Plus, a lot of people are habitual voters; they always vote Democrat or they always vote Republican. Unless something big happens to upset that habitual pattern, it’s unlikely a lot of voters will change their minds. Swing voters make up a relatively small number of people. Most people have already made up their minds.
Tonight’s debate features both vice presidential candidates—current VP Joe Biden and challenger Paul Ryan. How do you think the candidates will perform?
I think the debate is going to be very difficult for Paul Ryan. He’s been told there’s a lot that he can’t say because many of his beliefs may not be acceptable to voters who are in the middle. Ryan and Romney do not agree on all issues, but when they don’t Ryan is expected to follow the Romney lead. So that’s a bit of a handicap, because as a candidate, you are who you are. Trying to pretend you’re someone else is a difficult task. When Ryan debates Biden, he’s going to have to fit into a box that the Romney campaign is allowing him to operate in. Plus, Biden has already been through presidential debates—as both a presidential candidate and a vice presidential candidate—so he has more experience than Ryan.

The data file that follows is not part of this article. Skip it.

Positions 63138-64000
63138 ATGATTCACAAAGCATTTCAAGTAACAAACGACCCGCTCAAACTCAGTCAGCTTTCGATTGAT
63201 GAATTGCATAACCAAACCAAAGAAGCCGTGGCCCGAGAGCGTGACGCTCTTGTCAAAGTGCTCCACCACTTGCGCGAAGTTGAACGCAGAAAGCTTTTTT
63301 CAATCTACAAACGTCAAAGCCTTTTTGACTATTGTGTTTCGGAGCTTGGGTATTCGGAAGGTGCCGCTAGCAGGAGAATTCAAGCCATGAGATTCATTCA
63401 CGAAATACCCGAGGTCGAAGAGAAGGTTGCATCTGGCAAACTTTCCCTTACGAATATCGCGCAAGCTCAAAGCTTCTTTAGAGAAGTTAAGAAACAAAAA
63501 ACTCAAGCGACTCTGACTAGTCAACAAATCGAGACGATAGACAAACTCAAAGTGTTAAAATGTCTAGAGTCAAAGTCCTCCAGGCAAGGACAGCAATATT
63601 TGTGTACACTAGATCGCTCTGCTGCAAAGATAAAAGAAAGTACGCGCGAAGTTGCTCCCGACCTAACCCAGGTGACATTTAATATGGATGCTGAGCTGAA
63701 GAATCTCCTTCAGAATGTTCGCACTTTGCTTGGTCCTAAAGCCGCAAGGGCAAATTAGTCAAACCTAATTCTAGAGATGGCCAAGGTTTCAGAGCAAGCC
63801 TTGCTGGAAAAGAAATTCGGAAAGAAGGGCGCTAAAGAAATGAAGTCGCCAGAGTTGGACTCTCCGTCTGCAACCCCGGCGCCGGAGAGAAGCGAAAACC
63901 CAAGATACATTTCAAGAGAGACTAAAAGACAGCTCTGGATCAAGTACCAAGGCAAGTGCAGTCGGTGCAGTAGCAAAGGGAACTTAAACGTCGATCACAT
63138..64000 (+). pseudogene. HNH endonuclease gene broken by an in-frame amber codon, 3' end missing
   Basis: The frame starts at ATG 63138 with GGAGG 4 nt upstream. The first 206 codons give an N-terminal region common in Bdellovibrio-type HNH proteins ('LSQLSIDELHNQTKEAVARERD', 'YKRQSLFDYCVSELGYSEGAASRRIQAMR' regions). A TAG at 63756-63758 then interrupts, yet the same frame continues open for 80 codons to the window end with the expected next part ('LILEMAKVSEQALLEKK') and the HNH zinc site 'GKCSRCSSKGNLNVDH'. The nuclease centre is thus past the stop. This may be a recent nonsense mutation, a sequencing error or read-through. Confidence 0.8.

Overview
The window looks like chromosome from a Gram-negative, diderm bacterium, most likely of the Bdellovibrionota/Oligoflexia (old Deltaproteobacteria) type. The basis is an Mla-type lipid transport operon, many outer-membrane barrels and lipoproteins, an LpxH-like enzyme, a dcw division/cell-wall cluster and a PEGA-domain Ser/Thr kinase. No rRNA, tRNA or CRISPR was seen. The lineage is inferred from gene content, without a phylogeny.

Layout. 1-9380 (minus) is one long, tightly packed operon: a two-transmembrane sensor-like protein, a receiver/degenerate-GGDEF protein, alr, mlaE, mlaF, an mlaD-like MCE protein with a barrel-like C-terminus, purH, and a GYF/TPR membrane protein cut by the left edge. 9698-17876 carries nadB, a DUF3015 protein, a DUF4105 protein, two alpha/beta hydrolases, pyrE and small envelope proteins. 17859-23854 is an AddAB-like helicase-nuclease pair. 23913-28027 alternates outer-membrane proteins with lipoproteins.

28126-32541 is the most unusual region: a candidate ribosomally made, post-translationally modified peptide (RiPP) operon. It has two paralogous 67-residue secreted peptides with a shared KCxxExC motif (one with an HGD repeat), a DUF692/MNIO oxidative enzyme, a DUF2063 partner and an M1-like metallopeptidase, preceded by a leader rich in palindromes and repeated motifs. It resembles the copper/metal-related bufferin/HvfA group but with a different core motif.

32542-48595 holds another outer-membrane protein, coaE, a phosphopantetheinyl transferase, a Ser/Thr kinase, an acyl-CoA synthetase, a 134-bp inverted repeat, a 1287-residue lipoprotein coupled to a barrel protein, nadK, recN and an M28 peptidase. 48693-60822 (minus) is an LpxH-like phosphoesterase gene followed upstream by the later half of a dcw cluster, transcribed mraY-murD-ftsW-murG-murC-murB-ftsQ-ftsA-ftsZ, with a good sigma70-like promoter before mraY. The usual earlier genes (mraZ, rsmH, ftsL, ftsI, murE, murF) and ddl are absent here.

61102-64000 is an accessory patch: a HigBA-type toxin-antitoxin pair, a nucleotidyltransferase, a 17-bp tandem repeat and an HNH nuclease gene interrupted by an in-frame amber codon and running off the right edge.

The format for the first presidential debate involved a moderator who asked questions and timed candidates’ responses. The next presidential debate is a town hall format, where undecided voters will get to ask the candidates questions. Do you think the format of the debate has much bearing on the outcome?
It’s not clear how well each of the candidates will do in a town hall meeting. I think Obama might do better in that format because he’s among the people, like he would be at a rally—he is generally viewed as an extraordinary speaker, enthusiastic and exciting, especially by his supporters. But I could imagine Romney being a very successful presenter—making business deals, being involved in sales and structured presentations, etc. They have obviously different styles, and ultimately it will come down to how the media ends up defining or spinning their performances, whether in the debates or on the stump.
Debates have moderators, fixed response time and defined questions. On the stump, it’s the candidates’ show—they can argue their points and say what they want.